I really think Processing’s
saveStrings() are super-great, and I use them all the time when I need to read text from and write text into a file.
But I’m writing some instructional materials and I wanted to give my readers a taste of Python’s common
with open(file ... as f: idioms. Just in case they want to use other Python interpreters somewhere else.
For reading Unicode strings from a file
io.open() seemed to work better than ‘normal’
open() (non-ASCII characters encoding came wrong otherwise):
from io import open as io_open
with io_open("data/my_unicode_strings.txt", 'r') as f:
line_list = f.readlines()
Then, for wrinting strings…
open() works fine, but
# from io import open # not a good idea because
with open(output_path, 'w') as f: # open(output_path, 'w', enconding='utf-8') # not working for me
for li in line_list:
f.write(li + u'ãéíôú') # works fine with 'normal' open()
So I’m a bit frustrated with this inconsistency. Any insights on what I might be missing?
Untested, but have you tried using codecs.open instead?
f = codecs.open('unicode.rst', encoding='utf-8')
for line in f:
as documented in the Python 2 unicode howto?
Thanks for caring. I will have a look!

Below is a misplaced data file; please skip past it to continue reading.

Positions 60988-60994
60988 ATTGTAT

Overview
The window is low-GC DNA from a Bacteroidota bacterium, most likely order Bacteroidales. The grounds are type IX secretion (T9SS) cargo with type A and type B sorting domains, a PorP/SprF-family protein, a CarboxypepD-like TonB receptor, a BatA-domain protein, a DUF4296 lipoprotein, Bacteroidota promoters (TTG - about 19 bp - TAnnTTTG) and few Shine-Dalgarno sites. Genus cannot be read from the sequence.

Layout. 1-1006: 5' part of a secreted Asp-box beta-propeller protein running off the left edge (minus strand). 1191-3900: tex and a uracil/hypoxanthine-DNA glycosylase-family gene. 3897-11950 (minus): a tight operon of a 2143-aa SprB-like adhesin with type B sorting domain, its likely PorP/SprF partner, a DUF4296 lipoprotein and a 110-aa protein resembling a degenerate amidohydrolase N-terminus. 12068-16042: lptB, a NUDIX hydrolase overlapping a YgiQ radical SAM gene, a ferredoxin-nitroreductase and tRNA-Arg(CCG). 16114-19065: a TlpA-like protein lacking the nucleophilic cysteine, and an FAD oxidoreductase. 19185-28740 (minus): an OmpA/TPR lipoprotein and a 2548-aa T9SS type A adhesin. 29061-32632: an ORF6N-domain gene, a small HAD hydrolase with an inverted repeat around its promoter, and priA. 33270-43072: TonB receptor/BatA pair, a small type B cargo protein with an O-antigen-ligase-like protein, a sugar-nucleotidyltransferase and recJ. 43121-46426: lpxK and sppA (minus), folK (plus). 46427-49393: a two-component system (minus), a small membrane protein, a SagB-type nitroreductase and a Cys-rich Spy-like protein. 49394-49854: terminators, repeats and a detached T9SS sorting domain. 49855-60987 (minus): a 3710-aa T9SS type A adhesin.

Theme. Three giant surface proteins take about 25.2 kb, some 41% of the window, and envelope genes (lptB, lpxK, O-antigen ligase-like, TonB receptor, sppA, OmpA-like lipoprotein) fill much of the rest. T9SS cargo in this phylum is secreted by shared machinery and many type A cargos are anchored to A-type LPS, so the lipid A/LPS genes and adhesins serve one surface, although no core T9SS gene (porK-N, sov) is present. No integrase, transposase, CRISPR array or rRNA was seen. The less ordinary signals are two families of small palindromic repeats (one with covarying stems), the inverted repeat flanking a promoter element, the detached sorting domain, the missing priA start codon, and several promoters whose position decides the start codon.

But I guess It’s just a rant with no relevance. Few students will use these constructs I guess, and when using Python outside Processing they will have to look up anyway so I guess the small
io_open to read vs
open to write inconsistency will be irrelevant…
It is an interesting point, though. If making it consistent had no downsides, it would be a clear win to build a change into Python mode.
But it seems like maybe making it consistent would confuse students about normal Python 2?
On the other hand, Python 2 is now very retired. So maybe that potential confusion is a minimal downside…
I have not tested much, but documentation I’ve seen somewhere tells the Python 2
io.open should behave exactly like Python 3
open, so I was surprised I couldn’t make it work in write mode